When a marriage ends, it can be difficult and stressful for everyone involved. One of the greatest stresses that occurs is the splitting of finances – when two people have been pooling their income over the course of their marriage, determining what belongs to whom can be a tricky and complicated procedure. Oftentimes one half of the marriage will earn significantly less money each month than the other – perhaps because one partner is the breadwinner, and the other is the stay-at-home parent, or perhaps because one partner has a higher level of education and earning potential than the other. In such a case, divorce proceedings may include an order of spousal support.
What factors are taken into consideration when determining alimony?
If the loss of one spouse’s income is so great to the other partner that they can no longer maintain their current standard of living, a judge may issue an order of spousal support. Usually this order mandates a monthly payment from spouse to the other, determined by a formula that takes into account several factors, including:
- The length of the marriage
- The standards of living set during the marriage
- The earnings and/or earning capacity of each partner
- The age and health of each partner
- Debts and property
- Child custody
- Whether or not childcare makes full-time work feasible
- Whether one spouse helped further the education or career of the other
- Whether one spouse’s career or education was adversely affected by unemployment or child care during the marriage
- Additional tax burdens accrued with an order of spousal support.
- Any history of domestic violence, including criminal convictions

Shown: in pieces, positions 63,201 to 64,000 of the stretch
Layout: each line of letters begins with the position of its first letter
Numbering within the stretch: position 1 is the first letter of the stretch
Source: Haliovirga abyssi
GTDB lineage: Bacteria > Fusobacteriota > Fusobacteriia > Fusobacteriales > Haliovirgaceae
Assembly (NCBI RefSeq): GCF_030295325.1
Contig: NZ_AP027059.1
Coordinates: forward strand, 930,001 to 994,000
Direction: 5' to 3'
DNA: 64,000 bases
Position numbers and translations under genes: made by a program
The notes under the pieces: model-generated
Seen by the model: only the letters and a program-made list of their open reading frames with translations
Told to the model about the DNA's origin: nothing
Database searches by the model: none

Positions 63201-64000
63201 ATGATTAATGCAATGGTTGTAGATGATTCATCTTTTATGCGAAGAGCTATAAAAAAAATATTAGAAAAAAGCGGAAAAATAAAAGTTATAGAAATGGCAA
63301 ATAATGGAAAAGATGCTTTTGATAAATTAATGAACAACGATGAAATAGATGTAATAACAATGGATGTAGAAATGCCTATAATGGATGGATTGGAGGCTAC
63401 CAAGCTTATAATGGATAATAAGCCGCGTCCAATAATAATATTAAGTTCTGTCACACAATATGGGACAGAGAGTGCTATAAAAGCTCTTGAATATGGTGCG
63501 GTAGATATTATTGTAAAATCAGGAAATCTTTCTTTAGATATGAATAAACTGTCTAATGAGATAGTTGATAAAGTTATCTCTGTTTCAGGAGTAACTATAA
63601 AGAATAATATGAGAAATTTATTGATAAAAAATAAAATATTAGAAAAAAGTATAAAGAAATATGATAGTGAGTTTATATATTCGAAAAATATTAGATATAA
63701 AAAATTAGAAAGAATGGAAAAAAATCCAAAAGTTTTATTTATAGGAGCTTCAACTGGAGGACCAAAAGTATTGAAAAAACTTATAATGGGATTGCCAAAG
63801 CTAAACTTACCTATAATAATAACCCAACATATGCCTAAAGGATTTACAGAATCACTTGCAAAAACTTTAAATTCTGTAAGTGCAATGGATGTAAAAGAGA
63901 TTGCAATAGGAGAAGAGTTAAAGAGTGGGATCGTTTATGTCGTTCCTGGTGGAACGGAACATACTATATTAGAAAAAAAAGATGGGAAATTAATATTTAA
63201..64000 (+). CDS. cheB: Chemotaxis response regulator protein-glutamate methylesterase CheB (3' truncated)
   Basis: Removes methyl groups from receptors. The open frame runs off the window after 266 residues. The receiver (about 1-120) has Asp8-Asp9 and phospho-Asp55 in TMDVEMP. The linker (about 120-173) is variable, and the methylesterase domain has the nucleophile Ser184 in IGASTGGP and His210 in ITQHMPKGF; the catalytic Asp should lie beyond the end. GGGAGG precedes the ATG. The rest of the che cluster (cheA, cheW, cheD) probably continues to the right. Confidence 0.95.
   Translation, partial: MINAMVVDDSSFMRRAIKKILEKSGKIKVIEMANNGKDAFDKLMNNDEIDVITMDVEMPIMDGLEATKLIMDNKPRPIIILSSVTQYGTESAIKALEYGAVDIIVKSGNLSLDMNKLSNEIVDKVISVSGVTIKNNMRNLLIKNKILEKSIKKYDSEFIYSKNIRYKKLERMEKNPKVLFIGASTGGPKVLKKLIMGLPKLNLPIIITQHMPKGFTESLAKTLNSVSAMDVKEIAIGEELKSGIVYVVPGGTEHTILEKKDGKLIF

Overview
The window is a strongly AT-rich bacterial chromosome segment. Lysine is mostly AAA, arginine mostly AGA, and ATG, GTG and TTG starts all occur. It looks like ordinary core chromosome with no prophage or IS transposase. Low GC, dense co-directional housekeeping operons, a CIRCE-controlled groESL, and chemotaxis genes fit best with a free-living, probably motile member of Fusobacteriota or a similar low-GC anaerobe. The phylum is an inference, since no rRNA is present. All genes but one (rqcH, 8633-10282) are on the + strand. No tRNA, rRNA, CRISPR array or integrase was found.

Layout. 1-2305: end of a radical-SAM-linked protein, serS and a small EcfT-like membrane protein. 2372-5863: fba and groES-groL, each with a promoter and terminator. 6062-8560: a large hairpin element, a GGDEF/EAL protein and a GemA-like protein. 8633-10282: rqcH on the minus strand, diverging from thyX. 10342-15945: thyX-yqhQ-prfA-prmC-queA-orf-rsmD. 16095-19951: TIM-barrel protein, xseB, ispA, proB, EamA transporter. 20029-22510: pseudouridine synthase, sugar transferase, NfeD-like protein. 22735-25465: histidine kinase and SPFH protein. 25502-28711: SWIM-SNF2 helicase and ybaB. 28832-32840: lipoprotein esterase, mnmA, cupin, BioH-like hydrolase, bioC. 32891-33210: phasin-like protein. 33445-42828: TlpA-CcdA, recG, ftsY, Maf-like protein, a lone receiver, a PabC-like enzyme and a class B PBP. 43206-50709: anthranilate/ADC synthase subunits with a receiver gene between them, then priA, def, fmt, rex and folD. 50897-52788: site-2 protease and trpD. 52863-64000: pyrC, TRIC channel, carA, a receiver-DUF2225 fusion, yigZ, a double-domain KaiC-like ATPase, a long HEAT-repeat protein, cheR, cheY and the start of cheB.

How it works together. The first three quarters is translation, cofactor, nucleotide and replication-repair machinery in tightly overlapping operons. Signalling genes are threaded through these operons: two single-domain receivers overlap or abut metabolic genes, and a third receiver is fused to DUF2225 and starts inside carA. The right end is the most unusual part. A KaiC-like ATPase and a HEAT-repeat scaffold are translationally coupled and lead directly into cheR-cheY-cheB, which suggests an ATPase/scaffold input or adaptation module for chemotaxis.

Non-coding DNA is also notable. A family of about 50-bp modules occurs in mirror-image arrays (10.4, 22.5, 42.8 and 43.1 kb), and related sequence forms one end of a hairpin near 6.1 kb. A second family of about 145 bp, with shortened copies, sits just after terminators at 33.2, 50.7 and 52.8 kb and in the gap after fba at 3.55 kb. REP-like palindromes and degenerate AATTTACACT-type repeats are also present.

Taking all of these issues into account, as well as the incomes and holdings of each spouse, the judge will decide whether or not a spousal support order is appropriate, and calculate the value to be paid from one spouse to the other. Once this order is in place, it is a part of the divorce agreement and a legally binding court order, enforceable until its end date or until the court decides to end it. Falling behind in support payments can result in interest charges of 10% per anum and a garnishment of wages, and if the judge finds one partner is capable of paying but refuses to do so, then that may result in charges of contempt of court, which includes other, harsher penalties.
Contact Heath Baker, The Best Riverside Spousal Support Lawyer In Town Today! Free Consultation!
Understanding when and how spousal support will be a part of your divorce proceedings is extremely important. Having the expertise and experience of a veteran California family law attorney is invaluable in making sure your rights are being respected. Call our offices today for a free consultation, and we’ll discuss with you how spousal support will affect your case.